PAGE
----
David Zax, in a must-read article for Fast Company, describes the litigation initiated by Casper against several mattress review websites:
On April 29, 2016, Casper filed lawsuits against the owners of Mattress Nerd, Sleep Sherpa, and Sleepopolis (that is, Derek), alleging false advertising and deceptive practices.
Mattress Nerd and Sleep Sherpa quickly settled their cases, and suddenly their negative Casper reviews disappeared from their sites, in what many onlookers speculated was a condition of the settlements. But by the end of 2016, when I started closely studying the lawsuits, Derek’s Casper review remained, defiantly, up on Sleepopolis. He was soldiering on in his legal battle with the mattress giant. People who knew him called Derek a fighter; one of his nicknames was “Halestorm.”
Casper had another way of referring to him. Derek was “part of a surreptitious economy of affiliate scam operators who have become the online versions of the same commission-hungry mattress salesmen that online mattress shoppers have sought to avoid,” Casper’s lawsuit alleged. The company complained that Derek was not forthright enough about his affiliate relationships, noting his disclosures were buried in a remote corner of his site. This did violate recently issued FTC guidelines, and Derek updated his site to comply.
This is a deeply disturbing piece. Derek Hales, the founder of Sleepopolis, was doing some shady things that seemed to be driven by the value of affiliate links more than his honest opinion of the mattresses. But Casper’s practices are even more suspect, beginning with this correspondence between CEO Phillip Krim and Jack Mitcham of Mattress Nerd:
In January 2015, Krim wrote Mitcham that while he supported objective reviews, “it pains us to see you (or anyone) recommend a competitor over us.”
Krim went on: “As you know, we are much bigger than our newly formed competitors. I am confident we can offer you a much bigger commercial relationship because of that. How would you ideally want to structure the affiliate relationship? And also, what can we do to help to grow your business?”
Krim then upped his offer, promising to boost Mitcham’s payouts from $50 to $60 per sale, and offering his readers a $40 coupon. “I think that will move sales a little more in your direction,” replied Mitcham on March 25, 2015. In the months that followed, Mattress Nerd would become one of Casper’s leading reviews site partners. (The emails surfaced due to another mattress lawsuit, GhostBed v. Krim; if similar correspondence exists with Derek Hales, it has not become public.)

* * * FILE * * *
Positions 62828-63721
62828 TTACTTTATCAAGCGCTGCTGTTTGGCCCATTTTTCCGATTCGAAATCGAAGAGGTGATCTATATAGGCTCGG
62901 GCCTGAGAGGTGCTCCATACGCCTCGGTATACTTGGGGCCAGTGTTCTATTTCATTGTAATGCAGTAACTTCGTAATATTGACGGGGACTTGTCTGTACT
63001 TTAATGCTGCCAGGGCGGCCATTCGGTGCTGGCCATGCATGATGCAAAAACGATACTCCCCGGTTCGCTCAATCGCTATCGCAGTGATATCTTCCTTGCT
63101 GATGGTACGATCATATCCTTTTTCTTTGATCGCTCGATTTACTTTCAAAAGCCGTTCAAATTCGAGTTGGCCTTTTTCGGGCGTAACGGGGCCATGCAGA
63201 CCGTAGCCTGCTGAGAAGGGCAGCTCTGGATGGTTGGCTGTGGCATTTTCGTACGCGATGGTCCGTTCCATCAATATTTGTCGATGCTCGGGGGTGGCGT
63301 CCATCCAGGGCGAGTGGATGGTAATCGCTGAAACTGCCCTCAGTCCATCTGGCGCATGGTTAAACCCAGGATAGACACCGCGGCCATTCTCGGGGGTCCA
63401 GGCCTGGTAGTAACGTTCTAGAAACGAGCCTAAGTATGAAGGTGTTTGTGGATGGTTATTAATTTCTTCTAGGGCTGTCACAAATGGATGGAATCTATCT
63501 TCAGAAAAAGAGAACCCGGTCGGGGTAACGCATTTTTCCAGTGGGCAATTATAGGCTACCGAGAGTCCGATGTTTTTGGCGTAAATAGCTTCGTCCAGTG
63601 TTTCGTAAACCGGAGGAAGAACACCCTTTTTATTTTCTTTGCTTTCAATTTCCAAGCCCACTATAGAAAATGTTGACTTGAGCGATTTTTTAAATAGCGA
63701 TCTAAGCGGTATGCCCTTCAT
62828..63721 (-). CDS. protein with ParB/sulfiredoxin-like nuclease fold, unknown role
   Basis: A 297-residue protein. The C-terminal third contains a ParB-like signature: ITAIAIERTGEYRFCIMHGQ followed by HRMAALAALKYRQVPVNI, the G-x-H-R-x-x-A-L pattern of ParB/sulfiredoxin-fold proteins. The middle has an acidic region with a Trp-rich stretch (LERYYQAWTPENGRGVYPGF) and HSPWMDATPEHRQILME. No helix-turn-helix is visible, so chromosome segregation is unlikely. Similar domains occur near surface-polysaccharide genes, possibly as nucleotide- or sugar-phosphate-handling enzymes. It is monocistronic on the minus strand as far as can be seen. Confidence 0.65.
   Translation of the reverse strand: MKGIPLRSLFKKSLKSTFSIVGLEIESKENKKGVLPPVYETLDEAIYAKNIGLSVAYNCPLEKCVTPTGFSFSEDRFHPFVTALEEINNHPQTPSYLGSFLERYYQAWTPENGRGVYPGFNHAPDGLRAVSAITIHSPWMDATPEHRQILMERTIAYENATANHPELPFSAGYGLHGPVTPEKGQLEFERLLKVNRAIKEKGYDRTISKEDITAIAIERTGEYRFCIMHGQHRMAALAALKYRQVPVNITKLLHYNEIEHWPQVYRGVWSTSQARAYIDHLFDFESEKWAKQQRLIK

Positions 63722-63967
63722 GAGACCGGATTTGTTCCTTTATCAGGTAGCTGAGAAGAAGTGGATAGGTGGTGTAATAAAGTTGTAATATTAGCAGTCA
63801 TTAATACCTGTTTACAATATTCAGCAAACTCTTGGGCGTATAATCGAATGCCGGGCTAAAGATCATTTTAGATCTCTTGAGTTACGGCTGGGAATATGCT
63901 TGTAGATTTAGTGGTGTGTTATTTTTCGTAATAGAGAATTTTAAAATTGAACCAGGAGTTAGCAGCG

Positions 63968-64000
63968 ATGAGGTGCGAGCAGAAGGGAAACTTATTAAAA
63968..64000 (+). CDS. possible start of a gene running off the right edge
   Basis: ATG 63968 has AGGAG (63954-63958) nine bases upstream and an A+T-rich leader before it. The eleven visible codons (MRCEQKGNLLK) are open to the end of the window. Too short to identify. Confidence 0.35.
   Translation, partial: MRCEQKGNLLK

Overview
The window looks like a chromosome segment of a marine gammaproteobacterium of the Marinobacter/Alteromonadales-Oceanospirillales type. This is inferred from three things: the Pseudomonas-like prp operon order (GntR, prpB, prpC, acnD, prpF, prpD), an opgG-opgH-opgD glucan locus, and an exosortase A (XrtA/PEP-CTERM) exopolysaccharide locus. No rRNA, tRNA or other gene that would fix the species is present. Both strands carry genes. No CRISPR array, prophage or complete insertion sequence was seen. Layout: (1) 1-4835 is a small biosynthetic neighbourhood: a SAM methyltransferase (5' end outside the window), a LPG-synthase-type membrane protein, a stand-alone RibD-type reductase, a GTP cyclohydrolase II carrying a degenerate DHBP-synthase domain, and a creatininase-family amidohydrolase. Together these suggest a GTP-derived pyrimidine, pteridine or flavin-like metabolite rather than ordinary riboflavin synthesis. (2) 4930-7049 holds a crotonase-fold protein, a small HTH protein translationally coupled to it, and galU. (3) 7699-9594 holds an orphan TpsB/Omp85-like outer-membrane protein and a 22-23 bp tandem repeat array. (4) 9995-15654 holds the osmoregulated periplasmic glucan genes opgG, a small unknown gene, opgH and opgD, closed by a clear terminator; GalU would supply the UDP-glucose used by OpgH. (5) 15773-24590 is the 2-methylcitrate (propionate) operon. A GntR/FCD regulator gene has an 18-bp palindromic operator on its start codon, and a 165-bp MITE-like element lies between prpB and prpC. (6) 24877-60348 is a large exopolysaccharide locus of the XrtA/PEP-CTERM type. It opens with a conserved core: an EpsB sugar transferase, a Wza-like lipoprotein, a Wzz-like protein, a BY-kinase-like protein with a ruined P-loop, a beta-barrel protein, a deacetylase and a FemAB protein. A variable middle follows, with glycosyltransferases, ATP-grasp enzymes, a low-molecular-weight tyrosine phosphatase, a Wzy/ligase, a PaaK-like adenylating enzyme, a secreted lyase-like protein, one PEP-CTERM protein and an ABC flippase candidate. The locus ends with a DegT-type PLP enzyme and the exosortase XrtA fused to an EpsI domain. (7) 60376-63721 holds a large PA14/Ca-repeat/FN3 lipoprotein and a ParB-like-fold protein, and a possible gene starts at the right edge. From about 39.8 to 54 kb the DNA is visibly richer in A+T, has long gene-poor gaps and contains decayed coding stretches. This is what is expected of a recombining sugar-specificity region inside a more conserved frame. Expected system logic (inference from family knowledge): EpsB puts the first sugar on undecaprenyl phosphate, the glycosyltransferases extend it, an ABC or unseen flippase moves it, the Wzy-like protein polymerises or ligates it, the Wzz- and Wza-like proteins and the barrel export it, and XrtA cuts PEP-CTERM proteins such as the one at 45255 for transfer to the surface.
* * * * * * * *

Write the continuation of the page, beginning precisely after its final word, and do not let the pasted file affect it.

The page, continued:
It certainly sounds like Krim was, behind the scenes, financially incentivizing reviewers to push the Casper mattress. You’ll want to read Zax’s full article for the kicker to the Sleepopolis saga. It’s atrocious.
Update: I’ve been racking my brain all day trying to think about what the end of Zax’s story reminds me of:
“Hello!” ran the text beside the headshot. “My name is Dan Scalco and I’d like to personally welcome you to the brand new version of Sleepopolis. Here’s what’s up… On July 25th, 2017 our company acquired Sleepopolis.com …. Derek Hales and Samantha Hales are no longer associated with Sleepopolis.”
An italicized note added:
“In July 2017, a subsidiary of JAKK Media LLC acquired Sleepopolis.com. Casper provided financial support to allow JAKK Media to acquire Sleepopolis.”
David Carr, writing in the New York Times in 2014:
Last week, I read an interesting article about how smart hardware can allow users to browse anonymously and thus foil snooping from governments. I found it on what looked like a nifty new technology site called SugarString.
Oddly enough, while the article mentioned the need for privacy for folks like Chinese dissidents, it didn’t address the fact that Americans might want the same kind of protection.
There’s a reason for that, although not a very savory one. At the bottom of the piece, there was a graphic saying “Presented by Verizon” followed by some teeny type that said “This article was written by an author contracted by Verizon.”
SugarString writers were apparently prohibited from writing stories about net neutrality or the NSA’s spying activity — remember, this was in 2014, when both of those topics were especially concerning. So if you were going to SugarString for your tech news, you were highly misinformed. Likewise, if you were to visit Sleepopolis — owned by Casper — do you think you’d be getting a fair review of mattress buying options?
The reason I’ve been puzzled all day about this is because I’m nearly certain that there was a similar marketing-spun publication that was created by — I think — a mining or oil and gas company. I don’t think I’m making this up or misremembering it, so if you have any idea what I might be thinking about, let me know.